Ontario logs 748 new COVID-19 cases as vaccinations for kids aged 5 to 11 ramp up

Ontario reported 748 new cases of COVID-19 on Thursday, as vaccinations against the illness for children aged five to 11 began to ramp up across the province.

The City of Toronto’s pediatric vaccine campaign picked up in earnest with kid-friendly clinics and others happening in schools and communities. Toronto Mayor John Tory said on Twitter that the city has opened more than 49,000 appointments for eligible children at city-run clinics through Dec. 11. As of Wednesday evening, Tory said, 36,373 appointments had been booked.

Public health in Windsor says it is also taking appointments for young kids today, and the city’s police force has said it will be on-site for planned protests at the sites.

A clinic in Hamilton is offering shots today for Indigenous people and their household members above the age of five.

Parent or guardian consent is required for kids to get the shots.

Other health units are offering the pediatric Pfizer-BioNTech shots on designated days this weekend and in the coming weeks.

Just 9 fully vaccinated people in ICU over last year: PHO

The immunization campaign gets underway as a new analysis from Public Health Ontario (PHO) showed that just nine people under the age of 60 who had gotten two doses of COVID-19 vaccine have been admitted to intensive care units in the last year.

The PHO report, published this week, said that as of Nov. 14 there have been about 17,596 “breakthrough” cases of COVID-19 among fully immunized Ontarians. That is roughly 3.8 per cent of the 11, 565,488 people who had had two doses of vaccine by that time.

Of those fully vaccinated people under 60 years old who caught COVID-19, 83 were admitted to hospital and nine needed intensive care.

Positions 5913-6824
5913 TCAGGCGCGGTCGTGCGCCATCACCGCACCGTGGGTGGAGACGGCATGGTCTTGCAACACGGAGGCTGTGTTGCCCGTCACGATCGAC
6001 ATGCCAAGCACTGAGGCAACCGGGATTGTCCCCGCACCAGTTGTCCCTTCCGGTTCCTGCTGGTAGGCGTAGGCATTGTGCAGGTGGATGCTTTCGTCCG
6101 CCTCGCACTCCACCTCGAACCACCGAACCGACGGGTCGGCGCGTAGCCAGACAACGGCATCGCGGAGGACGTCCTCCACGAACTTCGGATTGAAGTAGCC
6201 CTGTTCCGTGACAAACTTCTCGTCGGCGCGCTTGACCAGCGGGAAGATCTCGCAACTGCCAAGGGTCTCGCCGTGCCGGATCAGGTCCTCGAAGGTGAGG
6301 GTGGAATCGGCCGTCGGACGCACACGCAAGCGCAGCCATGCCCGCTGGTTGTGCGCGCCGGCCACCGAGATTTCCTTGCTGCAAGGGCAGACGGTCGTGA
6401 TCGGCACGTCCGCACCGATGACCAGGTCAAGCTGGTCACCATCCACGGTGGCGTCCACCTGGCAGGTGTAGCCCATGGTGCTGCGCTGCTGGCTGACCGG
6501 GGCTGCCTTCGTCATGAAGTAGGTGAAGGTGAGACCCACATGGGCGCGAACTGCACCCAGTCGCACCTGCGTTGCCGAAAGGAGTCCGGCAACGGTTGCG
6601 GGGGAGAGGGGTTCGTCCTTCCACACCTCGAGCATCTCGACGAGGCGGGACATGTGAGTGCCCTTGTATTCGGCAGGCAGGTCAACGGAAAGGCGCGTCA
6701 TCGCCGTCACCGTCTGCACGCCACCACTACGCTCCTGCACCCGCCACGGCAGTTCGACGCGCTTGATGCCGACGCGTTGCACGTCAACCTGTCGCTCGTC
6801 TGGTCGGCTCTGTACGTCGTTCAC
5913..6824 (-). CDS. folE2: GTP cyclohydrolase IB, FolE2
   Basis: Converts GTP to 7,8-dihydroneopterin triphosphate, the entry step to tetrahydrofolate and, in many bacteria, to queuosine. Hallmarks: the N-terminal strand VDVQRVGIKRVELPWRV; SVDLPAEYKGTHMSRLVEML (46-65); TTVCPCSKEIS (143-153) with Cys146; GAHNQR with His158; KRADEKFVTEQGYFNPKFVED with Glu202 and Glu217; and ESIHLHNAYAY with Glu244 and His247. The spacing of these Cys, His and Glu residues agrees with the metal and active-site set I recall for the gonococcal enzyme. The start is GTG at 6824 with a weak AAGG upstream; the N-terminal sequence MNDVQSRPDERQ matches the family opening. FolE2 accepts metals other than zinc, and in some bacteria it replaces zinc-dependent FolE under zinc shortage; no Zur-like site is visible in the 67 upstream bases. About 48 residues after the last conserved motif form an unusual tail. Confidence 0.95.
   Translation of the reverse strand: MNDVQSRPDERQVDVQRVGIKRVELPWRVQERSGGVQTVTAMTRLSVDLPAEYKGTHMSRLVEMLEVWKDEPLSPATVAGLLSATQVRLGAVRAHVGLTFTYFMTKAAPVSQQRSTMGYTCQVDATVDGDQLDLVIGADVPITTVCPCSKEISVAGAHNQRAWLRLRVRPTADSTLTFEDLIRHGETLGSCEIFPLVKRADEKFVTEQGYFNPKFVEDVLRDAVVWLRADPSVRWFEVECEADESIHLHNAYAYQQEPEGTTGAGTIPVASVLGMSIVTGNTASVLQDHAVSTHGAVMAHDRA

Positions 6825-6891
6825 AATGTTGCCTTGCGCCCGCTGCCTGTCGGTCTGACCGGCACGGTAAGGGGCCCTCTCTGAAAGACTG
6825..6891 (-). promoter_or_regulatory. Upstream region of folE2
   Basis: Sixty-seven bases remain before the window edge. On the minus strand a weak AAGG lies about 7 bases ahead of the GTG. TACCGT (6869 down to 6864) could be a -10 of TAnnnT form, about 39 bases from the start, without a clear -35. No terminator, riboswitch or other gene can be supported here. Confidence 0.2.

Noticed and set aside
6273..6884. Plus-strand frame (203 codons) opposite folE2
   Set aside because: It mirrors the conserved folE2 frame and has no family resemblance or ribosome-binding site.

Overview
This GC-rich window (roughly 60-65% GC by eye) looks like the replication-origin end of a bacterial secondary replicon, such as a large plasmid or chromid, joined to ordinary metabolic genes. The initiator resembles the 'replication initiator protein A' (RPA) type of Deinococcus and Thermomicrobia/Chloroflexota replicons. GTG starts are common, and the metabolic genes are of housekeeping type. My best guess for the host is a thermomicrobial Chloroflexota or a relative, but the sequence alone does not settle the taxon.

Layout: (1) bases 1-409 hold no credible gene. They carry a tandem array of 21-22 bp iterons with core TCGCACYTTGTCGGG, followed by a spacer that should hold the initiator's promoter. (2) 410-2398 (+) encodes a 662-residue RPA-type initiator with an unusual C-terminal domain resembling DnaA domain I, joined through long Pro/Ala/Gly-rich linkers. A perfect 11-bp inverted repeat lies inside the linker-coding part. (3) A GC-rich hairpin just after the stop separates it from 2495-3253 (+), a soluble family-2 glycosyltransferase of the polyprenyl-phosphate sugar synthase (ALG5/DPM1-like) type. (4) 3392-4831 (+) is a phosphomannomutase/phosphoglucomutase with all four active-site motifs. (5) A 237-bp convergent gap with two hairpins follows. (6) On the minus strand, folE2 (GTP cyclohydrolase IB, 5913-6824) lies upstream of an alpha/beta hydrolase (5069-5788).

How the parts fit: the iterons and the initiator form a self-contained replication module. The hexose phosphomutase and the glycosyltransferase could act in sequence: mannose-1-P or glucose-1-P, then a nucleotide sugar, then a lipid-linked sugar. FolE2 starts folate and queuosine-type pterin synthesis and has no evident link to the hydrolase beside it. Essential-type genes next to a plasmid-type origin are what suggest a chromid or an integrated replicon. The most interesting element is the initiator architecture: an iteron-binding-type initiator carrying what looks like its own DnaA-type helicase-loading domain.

In the same time frame, 8,355 unvaccinated people under the age of 60 with COVID-19 were admitted to hospital, with 1,722 eventually requiring treatment in an ICU.

The report noted that as more Ontarians are fully immunized against the illness, the share of breakthrough cases will rise as well. However, it adds that the data continues to suggest that vaccination significantly reduces the chances of developing symptoms and severe illness, as well reduces the likelieood of tranmission of the virus.

“Over time as a population becomes more highly vaccinated the number of post-vaccination cases, including breakthrough cases, will likely increase,” the report said. “Even with a highly effective vaccine, cases may occur among vaccinated individuals due to a larger proportion of the population being vaccinated than unvaccinated.”

 

https://covenewsportal.com/

Ontario reported 748 new cases of COVID-19 on Thursday, as vaccinations against the illness for children aged five to 11 began to ramp up across the province. The City of Toronto’s pediatric vaccine campaign picked up in earnest with kid-friendly clinics and others happening in schools and communities. Toronto Mayor John Tory said on Twitter that the…

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